It is important for businesses to notify their employees that their e-mails may be monitored and the employees have no right to privacy to such communications. Employers might even request that their employees sign a statement acknowledging that the employer has the right to monitor, access, and disclose any e-mail messages received or transmitted on their system. Such policy should be clear and unambiguous and, once implemented, applied by the employer consistently and fairly.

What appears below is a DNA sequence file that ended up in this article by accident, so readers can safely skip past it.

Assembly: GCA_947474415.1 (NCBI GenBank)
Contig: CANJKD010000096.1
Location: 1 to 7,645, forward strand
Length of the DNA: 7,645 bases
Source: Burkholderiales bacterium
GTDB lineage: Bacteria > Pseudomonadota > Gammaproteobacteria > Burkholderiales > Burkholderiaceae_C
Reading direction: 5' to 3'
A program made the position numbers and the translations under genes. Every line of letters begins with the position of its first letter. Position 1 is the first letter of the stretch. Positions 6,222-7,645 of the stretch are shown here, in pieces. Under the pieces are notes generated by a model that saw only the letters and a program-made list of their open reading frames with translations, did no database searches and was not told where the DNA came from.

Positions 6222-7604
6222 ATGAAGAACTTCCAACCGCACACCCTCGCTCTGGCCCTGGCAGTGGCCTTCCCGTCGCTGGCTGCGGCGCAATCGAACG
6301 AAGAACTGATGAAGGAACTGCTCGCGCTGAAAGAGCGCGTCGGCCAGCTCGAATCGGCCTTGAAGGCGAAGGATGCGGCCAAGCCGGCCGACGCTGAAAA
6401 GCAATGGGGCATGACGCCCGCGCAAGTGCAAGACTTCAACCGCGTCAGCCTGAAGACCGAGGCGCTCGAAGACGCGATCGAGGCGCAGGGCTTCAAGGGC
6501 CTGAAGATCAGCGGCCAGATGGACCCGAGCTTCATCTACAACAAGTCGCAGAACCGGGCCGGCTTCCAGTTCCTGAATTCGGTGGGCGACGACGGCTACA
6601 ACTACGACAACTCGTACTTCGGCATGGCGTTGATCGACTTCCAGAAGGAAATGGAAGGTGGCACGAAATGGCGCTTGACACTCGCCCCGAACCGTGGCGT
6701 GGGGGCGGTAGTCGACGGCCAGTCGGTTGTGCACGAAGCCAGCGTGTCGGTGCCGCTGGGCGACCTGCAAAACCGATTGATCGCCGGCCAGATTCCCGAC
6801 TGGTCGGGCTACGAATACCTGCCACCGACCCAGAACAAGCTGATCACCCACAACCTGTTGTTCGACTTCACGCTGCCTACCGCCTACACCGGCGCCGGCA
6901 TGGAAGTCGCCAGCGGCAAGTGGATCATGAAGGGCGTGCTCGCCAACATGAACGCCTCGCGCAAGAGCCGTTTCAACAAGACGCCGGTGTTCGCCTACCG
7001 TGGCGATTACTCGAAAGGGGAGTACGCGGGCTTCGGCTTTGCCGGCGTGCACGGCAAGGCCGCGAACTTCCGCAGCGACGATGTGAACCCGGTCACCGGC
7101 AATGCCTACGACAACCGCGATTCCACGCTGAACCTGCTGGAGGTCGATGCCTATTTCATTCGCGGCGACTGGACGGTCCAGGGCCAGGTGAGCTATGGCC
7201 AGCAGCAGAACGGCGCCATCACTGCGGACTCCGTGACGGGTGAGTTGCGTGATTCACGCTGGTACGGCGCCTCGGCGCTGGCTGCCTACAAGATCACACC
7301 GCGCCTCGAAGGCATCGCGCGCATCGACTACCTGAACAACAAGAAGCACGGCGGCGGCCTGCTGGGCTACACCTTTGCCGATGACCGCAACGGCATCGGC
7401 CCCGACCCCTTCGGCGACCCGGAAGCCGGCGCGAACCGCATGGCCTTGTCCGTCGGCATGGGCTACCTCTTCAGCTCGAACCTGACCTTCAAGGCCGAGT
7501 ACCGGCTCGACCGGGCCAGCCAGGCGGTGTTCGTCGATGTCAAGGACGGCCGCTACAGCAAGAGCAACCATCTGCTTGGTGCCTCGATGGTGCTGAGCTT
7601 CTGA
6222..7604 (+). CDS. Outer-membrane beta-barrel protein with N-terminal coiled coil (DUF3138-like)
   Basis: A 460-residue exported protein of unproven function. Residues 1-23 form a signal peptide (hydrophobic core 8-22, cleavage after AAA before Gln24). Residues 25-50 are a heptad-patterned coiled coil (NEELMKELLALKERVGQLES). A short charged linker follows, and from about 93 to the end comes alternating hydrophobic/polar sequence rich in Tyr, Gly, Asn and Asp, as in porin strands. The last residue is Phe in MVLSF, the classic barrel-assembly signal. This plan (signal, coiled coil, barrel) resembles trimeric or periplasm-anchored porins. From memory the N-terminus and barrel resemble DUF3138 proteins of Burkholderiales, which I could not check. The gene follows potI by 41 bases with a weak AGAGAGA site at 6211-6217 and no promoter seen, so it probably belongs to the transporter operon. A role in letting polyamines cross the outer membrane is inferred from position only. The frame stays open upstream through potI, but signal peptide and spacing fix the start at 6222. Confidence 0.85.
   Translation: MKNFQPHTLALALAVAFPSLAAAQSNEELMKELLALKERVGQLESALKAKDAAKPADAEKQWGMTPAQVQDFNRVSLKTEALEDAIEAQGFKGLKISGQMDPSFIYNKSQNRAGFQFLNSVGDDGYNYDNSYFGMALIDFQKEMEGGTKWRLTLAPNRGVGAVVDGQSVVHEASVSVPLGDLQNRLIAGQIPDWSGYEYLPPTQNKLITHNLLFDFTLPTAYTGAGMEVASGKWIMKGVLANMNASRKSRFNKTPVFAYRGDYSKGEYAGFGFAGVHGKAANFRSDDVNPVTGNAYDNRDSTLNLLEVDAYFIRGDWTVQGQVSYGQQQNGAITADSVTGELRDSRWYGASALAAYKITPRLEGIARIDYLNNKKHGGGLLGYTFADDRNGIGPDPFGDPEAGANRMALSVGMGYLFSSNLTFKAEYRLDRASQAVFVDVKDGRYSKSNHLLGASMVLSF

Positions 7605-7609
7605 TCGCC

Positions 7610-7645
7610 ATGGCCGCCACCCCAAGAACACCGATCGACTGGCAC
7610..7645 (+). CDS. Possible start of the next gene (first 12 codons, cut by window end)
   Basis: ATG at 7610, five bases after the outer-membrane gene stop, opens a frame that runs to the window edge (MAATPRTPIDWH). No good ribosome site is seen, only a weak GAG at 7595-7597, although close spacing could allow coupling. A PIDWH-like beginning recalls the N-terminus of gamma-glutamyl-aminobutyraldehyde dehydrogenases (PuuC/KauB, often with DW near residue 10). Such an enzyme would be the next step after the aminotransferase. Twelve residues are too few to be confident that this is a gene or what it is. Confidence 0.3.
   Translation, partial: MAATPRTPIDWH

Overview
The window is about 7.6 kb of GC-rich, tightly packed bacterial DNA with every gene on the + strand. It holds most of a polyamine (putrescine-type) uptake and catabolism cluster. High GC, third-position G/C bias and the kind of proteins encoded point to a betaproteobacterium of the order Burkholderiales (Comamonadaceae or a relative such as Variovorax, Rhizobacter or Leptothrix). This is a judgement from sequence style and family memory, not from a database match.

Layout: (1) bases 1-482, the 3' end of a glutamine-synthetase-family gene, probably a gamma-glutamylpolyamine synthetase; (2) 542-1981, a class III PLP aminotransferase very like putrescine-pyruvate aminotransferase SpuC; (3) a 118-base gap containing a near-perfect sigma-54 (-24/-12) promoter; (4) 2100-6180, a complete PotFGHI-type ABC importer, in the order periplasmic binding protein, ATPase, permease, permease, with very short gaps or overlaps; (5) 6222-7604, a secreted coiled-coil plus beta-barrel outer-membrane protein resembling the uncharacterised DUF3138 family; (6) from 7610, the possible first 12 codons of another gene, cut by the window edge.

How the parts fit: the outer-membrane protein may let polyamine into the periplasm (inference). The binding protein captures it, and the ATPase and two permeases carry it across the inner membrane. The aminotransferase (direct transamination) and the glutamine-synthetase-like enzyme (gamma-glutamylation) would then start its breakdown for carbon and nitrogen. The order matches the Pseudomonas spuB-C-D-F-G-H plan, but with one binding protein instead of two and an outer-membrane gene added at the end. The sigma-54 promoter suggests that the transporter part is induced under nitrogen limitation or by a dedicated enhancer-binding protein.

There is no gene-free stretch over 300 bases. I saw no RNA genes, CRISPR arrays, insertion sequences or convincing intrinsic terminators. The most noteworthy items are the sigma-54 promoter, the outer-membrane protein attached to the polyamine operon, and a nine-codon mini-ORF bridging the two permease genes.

The Federal Trade Commission (FTC) brought an enforcement action targeted at the privacy practices of a web site operated by Geocities. The FTC accused Geocities of deceptive trade practices in its collection and use of personal information obtained from web site visitors. Geocities used an on-line application for new members and sold the collected information to third-party marketers. The FTC claimed that Geocities misrepresented that the collected information was used only for specific advertising offers requested by members. In a consent order, Geocities agreed to post a clear and prominent “Privacy Notice” which would disclose what information is being collected, for what purposes, to whom the information will be disclosed, and how consumers can access the information. Parental consent is necessary before collecting information from children under 13 years old and Geocities must give members the opportunity to have their information deleted from Geocities’ and third party’s databases, In The Matter Of Geocities, Federal Trade Commission File No. 9823015, August 13, 1998 (consent order is available at http://www.ftc.gov/ os/1998/08/goe-ord.htm).